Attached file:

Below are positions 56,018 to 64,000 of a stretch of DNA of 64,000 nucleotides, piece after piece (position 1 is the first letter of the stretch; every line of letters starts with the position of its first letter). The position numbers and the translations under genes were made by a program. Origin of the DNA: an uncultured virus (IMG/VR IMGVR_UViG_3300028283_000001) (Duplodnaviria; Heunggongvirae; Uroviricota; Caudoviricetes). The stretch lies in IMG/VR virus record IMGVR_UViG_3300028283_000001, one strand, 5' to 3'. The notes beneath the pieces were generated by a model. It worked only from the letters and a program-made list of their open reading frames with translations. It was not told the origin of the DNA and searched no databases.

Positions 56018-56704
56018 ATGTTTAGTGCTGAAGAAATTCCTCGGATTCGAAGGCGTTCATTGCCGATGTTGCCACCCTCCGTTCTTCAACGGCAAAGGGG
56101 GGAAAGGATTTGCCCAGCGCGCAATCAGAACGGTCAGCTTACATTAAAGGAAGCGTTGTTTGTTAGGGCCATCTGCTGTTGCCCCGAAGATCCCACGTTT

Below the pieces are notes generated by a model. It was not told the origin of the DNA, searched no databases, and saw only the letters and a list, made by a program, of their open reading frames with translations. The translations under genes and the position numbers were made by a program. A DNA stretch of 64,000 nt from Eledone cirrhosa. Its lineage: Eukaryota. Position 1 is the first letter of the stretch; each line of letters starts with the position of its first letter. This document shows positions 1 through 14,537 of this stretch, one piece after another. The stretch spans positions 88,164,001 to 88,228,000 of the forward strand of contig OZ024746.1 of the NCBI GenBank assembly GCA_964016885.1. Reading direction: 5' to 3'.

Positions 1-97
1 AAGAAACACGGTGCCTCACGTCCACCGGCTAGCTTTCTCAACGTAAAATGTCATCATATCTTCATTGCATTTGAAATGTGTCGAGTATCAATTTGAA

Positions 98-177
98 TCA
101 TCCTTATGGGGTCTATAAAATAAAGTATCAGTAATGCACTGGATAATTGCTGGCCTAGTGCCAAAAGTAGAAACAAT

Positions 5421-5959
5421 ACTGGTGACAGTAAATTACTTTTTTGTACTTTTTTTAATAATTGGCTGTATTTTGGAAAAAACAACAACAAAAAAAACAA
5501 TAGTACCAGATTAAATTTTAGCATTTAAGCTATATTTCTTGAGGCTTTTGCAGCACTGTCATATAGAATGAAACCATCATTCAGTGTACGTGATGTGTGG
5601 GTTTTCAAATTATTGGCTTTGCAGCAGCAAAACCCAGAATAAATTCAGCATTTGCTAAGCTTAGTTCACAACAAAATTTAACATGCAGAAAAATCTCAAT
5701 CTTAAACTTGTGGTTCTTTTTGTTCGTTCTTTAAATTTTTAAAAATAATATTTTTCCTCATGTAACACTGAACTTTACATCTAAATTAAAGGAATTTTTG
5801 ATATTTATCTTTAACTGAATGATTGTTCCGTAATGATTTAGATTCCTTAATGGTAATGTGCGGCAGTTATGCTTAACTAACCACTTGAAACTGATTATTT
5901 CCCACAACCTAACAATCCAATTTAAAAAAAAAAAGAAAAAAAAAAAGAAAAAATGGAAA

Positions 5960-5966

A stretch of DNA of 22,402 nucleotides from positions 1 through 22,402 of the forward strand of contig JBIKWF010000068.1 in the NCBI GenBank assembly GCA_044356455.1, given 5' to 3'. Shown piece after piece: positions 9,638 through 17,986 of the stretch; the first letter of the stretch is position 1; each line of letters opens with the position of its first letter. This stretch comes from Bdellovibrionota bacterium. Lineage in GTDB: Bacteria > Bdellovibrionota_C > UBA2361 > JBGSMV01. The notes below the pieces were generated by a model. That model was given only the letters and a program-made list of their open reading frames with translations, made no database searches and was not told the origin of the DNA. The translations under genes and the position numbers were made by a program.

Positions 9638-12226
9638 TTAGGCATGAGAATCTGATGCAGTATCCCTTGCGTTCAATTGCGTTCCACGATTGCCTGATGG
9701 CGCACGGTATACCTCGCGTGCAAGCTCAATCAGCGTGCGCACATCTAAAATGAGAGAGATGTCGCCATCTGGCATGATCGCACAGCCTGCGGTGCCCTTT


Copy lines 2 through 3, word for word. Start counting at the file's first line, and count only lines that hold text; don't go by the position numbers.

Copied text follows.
Positions 56018-56704
56018 ATGTTTAGTGCTGAAGAAATTCCTCGGATTCGAAGGCGTTCATTGCCGATGTTGCCACCCTCCGTTCTTCAACGGCAAAGGGG